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'Gypsy' won't disappoint fans of musical

If you thought your mother was bossy and demanding, wait until you meet Mama Rose.

The star of the musical "Gypsy," which plays this afternoon at the Gallo Center for the Arts for the final time, does things only one way: her way. She's pushy, loud and obnoxious and is incapable of understanding the word "no."

But as played by the wonderful Kathy Halenda in Phoenix Entertainment's slick touring production, you can't help loving her all the same. Halenda reveals the wounded heart under Mama Rose's fierce facade and shows that she's more misguided than mean.

Like Ethel Merman, who created the role, Halenda also has a huge voice and knows how to belt out a song. Her renditions of showstoppers "Everything's Coming up Roses" and "Rose's Turn" won't disappoint this show's many fans.

Featuring peppy songs by Jule Styne, witty lyrics by Stephen Sondheim and an engaging story by Arthur Laurents, the 1960 Tony-nominated show centers on Rose's drive to push her two daughters into show business whether they like it or not.

Director Sam Viverito's staging offers a good balance of spectacle and drama and never drifts too far into camp. While the production drags at times in the lengthy first act on the vaudeville circuit, it picks up after intermission when the story moves to the bump-and-grind world of burlesque.

Missy Dowse is sympathetic as Rose's ugly duckling daughter who transforms from ignored background dancer Louise into the famous striptease artist Gypsy Rose Lee. Pretty and waifish, she has a vulnerable quality that makes you want to protect and encourage her. Her version of "Little Lamb" is touching.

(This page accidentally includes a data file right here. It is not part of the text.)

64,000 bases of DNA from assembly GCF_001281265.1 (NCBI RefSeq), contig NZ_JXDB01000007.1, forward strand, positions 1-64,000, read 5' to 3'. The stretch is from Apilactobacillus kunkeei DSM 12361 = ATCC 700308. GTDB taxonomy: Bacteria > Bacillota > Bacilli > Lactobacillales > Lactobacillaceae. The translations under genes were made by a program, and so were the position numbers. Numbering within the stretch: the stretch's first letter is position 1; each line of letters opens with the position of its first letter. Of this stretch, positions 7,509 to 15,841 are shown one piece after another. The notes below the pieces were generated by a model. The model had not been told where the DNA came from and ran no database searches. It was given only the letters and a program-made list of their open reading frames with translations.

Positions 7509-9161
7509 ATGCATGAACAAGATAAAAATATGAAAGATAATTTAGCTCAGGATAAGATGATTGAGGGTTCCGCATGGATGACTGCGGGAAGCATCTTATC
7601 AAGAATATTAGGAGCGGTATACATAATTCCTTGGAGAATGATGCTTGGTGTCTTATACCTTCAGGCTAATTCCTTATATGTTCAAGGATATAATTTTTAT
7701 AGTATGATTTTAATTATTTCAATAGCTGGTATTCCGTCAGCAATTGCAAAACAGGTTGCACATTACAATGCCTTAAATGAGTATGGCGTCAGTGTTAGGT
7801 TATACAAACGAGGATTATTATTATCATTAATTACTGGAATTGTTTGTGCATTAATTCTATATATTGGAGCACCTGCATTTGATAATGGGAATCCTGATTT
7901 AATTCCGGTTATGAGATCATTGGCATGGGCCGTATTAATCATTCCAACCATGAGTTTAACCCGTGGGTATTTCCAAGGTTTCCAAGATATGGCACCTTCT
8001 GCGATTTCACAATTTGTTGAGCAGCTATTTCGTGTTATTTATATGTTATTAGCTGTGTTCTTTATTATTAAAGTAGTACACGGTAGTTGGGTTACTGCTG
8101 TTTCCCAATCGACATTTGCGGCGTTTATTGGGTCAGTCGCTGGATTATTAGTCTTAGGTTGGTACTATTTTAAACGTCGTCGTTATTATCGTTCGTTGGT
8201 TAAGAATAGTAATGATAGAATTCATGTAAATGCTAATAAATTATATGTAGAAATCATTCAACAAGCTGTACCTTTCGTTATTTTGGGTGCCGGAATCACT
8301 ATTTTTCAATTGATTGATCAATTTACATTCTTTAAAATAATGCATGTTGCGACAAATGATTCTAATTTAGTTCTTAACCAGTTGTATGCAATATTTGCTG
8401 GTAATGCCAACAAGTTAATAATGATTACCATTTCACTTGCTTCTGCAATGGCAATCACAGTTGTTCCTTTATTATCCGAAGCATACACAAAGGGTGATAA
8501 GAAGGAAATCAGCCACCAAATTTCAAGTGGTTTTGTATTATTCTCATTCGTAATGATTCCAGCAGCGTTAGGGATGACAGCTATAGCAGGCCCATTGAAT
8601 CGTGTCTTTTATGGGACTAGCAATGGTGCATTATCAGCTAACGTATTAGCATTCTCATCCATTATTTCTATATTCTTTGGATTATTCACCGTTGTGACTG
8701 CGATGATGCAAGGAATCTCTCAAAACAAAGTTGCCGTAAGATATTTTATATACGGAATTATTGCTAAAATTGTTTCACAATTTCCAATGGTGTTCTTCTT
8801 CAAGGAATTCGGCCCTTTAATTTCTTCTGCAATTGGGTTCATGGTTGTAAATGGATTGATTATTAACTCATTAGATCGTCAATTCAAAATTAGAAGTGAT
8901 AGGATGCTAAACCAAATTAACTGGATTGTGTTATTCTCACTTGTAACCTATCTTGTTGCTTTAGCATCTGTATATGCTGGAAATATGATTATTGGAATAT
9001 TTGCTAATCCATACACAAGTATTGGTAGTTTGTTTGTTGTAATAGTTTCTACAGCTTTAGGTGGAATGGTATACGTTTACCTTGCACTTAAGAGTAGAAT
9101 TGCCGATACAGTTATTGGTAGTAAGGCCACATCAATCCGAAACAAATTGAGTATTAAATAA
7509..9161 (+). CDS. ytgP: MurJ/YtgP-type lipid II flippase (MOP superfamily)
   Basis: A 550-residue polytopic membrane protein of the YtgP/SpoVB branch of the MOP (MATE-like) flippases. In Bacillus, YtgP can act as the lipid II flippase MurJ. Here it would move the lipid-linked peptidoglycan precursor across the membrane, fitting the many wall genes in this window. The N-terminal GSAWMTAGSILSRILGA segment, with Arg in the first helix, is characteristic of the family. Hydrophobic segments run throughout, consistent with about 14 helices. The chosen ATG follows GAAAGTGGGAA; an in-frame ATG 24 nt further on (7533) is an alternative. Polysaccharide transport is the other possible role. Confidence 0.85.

Ruby Lewis contributes a spunky attitude in the much smaller role of June, Rose's favorite daughter and a skilled dancer and actress. Cute child actress Claire Norden wins audiences' hearts doing cartwheels, high kicks and splits as June in her younger years.

Playing Rose's kindly but kicked-around boyfriend Herbie is the staid Nicholas Hamel. I've never seen a Herbie quite as stiff and repressed as Hamel but it works well and provides a nice contrast to Rose's manic personality.

Some of the biggest applause of Friday's opening night performance came for the colorful striptease trio featuring Loriann Freda as butterfly-loving Tessie Tura, Rachel Abrams as trumpet-playing Mazeppa and Maria Egler as lightbulb-clad Electra. Their hilarious song "You Gotta Get a Gimmick," performed in Paul F. Favini's delightfully over-the-top costumes, is a winner.

The six-member orchestra in the pit plays in tune and on time though it sounds a little thin and seems overly dominated by synthesizers.

Michael Hotopp's diverse sets include realistic-looking dressing rooms and houses as well as storybooklike illustrations. Charlie Morrison oversees the impressive lighting effects, which include using strobes to show the passage of time.

An artifact from a less cynical age, "Gypsy" treads lightly on the troubles between Mama Rose and her daughters and ends on a heartwarming note. The message seems to be that with compassion and forgiveness, you can survive almost anything, even a domineering parent.

To comment, click on the link with this story at Bee arts writer Lisa Millegan can be reached at or 578-2313.